Hong Kong protesters in New Zealand are worried they could be arrested if they return home because they have attended political demonstrations here.
Beijing's new national security law, passed on Tuesday, criminalises secession, subversion and collusion with foreign forces, but will also effectively shut down protest action and freedom of speech. Penalties under the law include life in prison.
Within a day of its passing, dozens have been arrested in Hong Kong, including a man carrying a flag that said 'Hong Kong Independence'.
There are fears the laws could be applied more broadly, due to article 38, which says people can be charged in or outside of Hong Kong, even if they are not permanent residents.
"It seems like to them, no matter where you are, no matter what your nationality is ... if you ever step to Hong Kong, they can just arrest you," an Auckland woman, who asked not to be named because she feared reprisals from Beijing, said.
She said despite her fears, she would continue to attend pro-independence rallies in Auckland.
Legal specialists say the national security law is so broadly worded it could be used to charge Hong Kong dissidents living overseas.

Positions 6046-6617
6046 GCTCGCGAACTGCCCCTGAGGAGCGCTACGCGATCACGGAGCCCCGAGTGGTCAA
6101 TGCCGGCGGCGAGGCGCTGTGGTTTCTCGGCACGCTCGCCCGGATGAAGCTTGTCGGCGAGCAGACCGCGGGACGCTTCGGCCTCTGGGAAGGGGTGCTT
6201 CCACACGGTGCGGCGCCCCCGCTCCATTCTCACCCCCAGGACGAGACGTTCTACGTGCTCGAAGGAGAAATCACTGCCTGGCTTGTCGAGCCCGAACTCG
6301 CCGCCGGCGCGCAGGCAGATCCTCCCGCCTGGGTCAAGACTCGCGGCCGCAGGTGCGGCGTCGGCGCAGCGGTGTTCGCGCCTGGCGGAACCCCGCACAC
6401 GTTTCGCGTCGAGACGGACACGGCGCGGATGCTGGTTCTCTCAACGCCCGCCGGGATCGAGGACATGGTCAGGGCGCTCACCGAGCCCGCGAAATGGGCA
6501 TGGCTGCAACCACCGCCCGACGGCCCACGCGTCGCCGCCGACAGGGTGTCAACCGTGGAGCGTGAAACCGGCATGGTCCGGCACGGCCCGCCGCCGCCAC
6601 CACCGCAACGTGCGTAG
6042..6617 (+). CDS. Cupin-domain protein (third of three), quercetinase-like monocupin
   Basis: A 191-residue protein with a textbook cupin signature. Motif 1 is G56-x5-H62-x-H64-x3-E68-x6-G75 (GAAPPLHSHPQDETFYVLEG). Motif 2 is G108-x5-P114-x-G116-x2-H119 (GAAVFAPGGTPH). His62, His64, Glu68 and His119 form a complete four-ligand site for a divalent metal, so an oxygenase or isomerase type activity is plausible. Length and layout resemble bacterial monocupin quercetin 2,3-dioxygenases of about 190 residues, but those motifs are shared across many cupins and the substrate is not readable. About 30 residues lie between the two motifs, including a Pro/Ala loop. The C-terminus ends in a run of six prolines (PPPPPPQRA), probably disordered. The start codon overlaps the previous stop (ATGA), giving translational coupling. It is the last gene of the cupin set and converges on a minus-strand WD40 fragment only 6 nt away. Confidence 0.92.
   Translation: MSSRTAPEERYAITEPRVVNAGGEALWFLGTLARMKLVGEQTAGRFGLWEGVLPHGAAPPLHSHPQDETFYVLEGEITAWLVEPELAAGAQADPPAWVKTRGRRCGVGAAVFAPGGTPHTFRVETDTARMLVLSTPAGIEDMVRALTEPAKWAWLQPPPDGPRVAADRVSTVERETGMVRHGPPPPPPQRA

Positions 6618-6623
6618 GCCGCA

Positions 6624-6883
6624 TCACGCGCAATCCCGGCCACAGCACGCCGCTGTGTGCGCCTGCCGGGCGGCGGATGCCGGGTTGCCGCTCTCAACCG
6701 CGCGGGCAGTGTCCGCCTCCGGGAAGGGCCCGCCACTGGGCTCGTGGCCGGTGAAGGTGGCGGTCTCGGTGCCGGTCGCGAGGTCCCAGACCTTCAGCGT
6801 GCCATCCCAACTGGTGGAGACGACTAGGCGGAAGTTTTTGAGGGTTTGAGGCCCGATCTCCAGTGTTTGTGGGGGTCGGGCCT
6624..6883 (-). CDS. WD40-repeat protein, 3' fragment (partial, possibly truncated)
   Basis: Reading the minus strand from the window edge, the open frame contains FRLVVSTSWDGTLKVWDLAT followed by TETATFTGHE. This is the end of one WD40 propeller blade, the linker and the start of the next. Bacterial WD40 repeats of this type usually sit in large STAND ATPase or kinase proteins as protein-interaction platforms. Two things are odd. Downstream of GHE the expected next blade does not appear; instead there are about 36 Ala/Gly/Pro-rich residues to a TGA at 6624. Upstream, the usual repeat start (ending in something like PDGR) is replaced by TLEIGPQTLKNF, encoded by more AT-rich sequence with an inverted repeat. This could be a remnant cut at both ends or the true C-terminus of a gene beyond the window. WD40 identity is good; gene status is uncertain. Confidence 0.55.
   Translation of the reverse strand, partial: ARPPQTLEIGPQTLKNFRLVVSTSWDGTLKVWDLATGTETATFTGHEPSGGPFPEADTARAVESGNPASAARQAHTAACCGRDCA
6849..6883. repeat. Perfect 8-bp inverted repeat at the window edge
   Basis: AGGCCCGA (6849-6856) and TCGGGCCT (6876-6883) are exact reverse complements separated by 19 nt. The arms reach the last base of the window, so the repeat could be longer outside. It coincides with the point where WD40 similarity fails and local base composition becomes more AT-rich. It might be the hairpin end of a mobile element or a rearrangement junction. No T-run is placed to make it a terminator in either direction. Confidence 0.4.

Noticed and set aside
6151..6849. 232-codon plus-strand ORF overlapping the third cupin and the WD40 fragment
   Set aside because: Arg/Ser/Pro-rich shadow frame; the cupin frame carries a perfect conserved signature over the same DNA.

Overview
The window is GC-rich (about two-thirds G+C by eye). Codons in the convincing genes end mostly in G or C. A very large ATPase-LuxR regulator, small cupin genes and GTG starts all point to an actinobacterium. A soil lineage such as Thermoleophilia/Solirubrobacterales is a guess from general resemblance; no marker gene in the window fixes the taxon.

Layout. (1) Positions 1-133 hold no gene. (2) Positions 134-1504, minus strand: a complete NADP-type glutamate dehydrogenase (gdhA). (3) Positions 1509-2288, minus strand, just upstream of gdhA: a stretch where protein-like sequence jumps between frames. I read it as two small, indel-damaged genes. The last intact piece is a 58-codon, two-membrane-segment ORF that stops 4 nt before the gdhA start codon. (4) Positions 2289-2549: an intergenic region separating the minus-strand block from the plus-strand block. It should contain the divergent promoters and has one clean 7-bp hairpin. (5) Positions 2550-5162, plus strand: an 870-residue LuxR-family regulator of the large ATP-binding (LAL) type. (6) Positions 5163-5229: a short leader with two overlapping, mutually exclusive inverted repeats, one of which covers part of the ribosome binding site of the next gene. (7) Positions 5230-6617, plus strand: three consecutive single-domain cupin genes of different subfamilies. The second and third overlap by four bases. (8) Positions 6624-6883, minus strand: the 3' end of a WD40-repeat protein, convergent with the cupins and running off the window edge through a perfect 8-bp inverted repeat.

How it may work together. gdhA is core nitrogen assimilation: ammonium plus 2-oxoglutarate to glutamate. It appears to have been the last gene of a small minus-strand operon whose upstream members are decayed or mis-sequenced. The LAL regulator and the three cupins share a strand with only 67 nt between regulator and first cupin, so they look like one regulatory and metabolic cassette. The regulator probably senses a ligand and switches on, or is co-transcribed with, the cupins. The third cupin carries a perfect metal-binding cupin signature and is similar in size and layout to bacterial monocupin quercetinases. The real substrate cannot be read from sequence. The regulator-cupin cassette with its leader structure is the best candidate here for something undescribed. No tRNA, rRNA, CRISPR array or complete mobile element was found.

George Washington University law professor Donald Clarke wrote in his blog: "If you've ever said anything that might offend the PRC or Hong Kong authorities, stay out of Hong Kong."
Canada has warned its citizens in Hong Kong or travelling there they risk arbitrary detention and possible extradition to mainland China.
Another member of Auckland's Hong Kong community said he was worried because he and others who had attended pro-independence protests have been filmed by Chinese diplomats in New Zealand.
"I wish there were more safeguards in terms of the government or the police taking more of an active interest in the threatening behaviour from foreign entities," he said.
Foreign Minister Winston Peters is concerned the legislation was passed without proper consultation, and he said the government would be studying it and its rollout closely.
"This is a critical moment for fundamental human rights and freedoms protected in Hong Kong for generations," he said.
Auckland University Asian studies professor Manying Ip said it was too early to tell how the law would be applied, but she said it was unlikely to damage the New Zealand-Hong Kong relationship.